Welcome to our weekly Bitcoin news recap, where we cover top headlines and stories in the world of Bitcoin each week. In this week’s headlines, we have a first for San Francisco, with Nakamoto’s retail store opening to the public on Mission Street, and another profile in our Meet the Team series, where we profile Ken Andrew, Blockchain’s QA Lead. Get this bitcoin news and more, below!
Nakamoto’s is located at 2415 Mission Street, San Francisco, CA 94110, USA
Nakamoto’s is the city’s, and potentially, the world’s first Bitcoin centric retail space where customers will receive eye opening discounts on all products for purchasing in Bitcoin. Think along the lines of 10% off Amazon 100% of the time.
Jagex Games Studio–creator and custodian of the fantasy MMORPG, RuneScape–has announced that they will be accepting Bitcoin payments for their games. As vanguards of new transaction models throughout their time in business, Jagex will now become the first merchant to partner with BitPay and Adyen to accept bitcoins. In doing so, the company will join the growing number of businesses attracted to the benefits of peer-to-peer, borderless, and charge free payment methods offered by a cryptocurrency.
“Bitcoin digitizes the busking experience. I love to think of the subway musicians in New York who puts out a guitar case to collect tips and sell albums. Bitcoin can take this experience and put it online, globally,” said SFX.io founder Clay Kohut.
Reid Hoffman can spot a technology trend. The founder of LinkedIn worked at Apple, was on the board during the funding of PayPal — and his first company, SocialNet.com, was a social network before social networks were cool. He’s invested in Facebook, Airbnb, Flickr and many others. Needless to say, his appearance at the Bitcoin & the Blockchain summit in San Francisco was the highlight of the event for many attendees.
The potential of blockchain technology is not limited to transacting bitcoin or currency. The creators of Onename envision their product as a privacy-conscious digital passport used for an assortment of activities that require you to verify your identity online.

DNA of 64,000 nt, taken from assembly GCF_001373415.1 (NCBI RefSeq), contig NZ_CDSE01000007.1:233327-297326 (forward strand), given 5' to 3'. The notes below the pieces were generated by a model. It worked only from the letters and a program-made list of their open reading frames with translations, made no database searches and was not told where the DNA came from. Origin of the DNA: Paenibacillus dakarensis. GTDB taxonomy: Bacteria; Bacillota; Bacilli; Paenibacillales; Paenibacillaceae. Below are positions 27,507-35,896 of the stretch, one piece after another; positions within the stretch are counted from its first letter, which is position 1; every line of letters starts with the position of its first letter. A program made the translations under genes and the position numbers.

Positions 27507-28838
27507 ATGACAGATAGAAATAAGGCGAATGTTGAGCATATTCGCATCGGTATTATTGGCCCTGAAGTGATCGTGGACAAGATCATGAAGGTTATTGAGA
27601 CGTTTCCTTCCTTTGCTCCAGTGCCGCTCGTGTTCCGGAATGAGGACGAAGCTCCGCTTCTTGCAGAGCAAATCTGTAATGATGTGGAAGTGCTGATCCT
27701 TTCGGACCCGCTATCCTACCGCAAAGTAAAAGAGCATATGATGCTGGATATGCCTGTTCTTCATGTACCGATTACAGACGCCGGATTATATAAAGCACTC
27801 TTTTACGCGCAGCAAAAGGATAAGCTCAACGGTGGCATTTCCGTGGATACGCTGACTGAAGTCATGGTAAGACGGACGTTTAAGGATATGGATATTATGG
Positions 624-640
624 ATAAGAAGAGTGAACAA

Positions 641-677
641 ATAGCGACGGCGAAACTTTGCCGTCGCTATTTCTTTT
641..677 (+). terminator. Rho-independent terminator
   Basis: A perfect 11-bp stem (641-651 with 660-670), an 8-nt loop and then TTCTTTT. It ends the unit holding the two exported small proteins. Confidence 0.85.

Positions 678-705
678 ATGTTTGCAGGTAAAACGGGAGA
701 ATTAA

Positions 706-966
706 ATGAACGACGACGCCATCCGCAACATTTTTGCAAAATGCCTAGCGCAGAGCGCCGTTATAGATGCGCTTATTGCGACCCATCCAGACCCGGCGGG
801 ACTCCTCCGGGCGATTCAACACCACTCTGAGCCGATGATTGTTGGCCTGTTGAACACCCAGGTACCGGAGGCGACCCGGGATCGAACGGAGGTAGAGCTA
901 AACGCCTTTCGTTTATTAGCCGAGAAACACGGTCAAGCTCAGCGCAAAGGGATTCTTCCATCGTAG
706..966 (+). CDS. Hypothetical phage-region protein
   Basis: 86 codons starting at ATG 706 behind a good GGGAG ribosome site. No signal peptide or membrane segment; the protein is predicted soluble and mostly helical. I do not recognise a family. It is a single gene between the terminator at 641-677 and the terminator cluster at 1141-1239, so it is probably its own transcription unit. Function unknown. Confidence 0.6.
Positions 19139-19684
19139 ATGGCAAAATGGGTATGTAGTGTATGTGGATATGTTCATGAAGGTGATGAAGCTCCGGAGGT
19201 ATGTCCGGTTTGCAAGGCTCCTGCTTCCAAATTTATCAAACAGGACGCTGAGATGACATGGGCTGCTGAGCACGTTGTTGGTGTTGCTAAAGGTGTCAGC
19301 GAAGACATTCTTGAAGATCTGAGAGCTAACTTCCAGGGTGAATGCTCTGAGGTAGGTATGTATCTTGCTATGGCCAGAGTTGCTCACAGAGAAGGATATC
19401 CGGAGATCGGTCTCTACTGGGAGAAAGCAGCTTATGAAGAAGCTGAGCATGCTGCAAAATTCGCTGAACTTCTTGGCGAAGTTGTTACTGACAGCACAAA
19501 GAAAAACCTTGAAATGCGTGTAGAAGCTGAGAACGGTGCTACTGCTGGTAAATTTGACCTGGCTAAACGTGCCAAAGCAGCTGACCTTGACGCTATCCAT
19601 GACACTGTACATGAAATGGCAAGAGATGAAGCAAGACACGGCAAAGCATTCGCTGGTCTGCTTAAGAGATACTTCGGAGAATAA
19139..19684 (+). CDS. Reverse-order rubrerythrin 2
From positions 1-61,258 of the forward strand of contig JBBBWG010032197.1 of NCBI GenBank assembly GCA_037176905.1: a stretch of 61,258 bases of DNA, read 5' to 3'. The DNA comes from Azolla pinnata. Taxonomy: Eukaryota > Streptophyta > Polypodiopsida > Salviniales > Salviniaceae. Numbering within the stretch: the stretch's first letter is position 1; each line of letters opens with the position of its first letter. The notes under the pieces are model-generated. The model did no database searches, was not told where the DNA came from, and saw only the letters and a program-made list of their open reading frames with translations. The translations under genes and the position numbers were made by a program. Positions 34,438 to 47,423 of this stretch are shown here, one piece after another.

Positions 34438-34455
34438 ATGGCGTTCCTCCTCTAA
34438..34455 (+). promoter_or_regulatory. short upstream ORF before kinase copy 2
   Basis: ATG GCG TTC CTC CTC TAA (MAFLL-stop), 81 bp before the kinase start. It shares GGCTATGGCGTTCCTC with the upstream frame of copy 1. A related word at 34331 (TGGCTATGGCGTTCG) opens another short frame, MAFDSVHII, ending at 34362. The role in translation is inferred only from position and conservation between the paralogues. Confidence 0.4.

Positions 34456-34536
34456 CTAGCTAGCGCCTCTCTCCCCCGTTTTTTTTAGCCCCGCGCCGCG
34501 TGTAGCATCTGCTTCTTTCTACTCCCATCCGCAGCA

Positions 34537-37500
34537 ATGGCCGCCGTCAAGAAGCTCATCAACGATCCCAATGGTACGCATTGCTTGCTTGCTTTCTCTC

In Kenya, a new breed of African tech startups is deciding what role new currencies will play in East Africa’s powerhouse economy.
Venture Capital graphic part of BitPay.com 2014 “Bitcoin and BitPay in 2014”
Congratulations to our friends over at BitPay, who had a fantastic 2014 year. They put together an infographic to show just how stellar the year 2014 was for Bitcoin and BitPay. It was an amazing year, and we can’t wait to see how 2015 pans out.
Andreas Antonopoulos has long been one of the more well-respected names in the bitcoin and wider digital currency ecosystem. In this video, Antonopoulos is interviewed about a range of subjects, from his new book Mastering Bitcoin to why he still thinks a hands-on approach is the best way to expand the digital currency’s popularity.
A new bill proposed in New Hampshire could obligate the state treasury to draw up plans to accept Bitcoin as payment for taxes. Proposed by independent Republican representative for New Hampshire, Eric Schleien, bill HR552 would obligate the state’s treasurer to “develop an implementation plan for the state to accept bitcoin as payment for taxes and fees beginning July 1, 2017.”
The New York State Department of Financial Services (NYDFS) released the latest version of of its BitLicense proposal today, an event that sets off another 30-day comment period before the much-anticipated regulation can be finalized.
Italy’s Financial Intelligence Unit (FIU), an organ of the Central Bank in charge of combating money laundering and terrorist financing, issued a statement warning digital currency businesses to stay vigilant regarding suspicious activities due to the lack of AML/KYC requirements for Italian companies.
Our next interview features a chat with soft-spoken and eloquent QA lead, Ken Andrew, where he and I discuss his career path, Portland versus New York City, his creative side and whether I can convince him to make me a sweet leather handbag.
Motherboard gained access to a massive, secretive Bitcoin mine housed within a repurposed factory in the Liaoning Province in rural northeast China. The mine we visited is just one of six sites owned by a secretive group of four people, part of a colossal mining operation that, as of our visit, cumulatively generated 4,050 bitcoins a month, equivalent to a monthly gross of $1.5 million.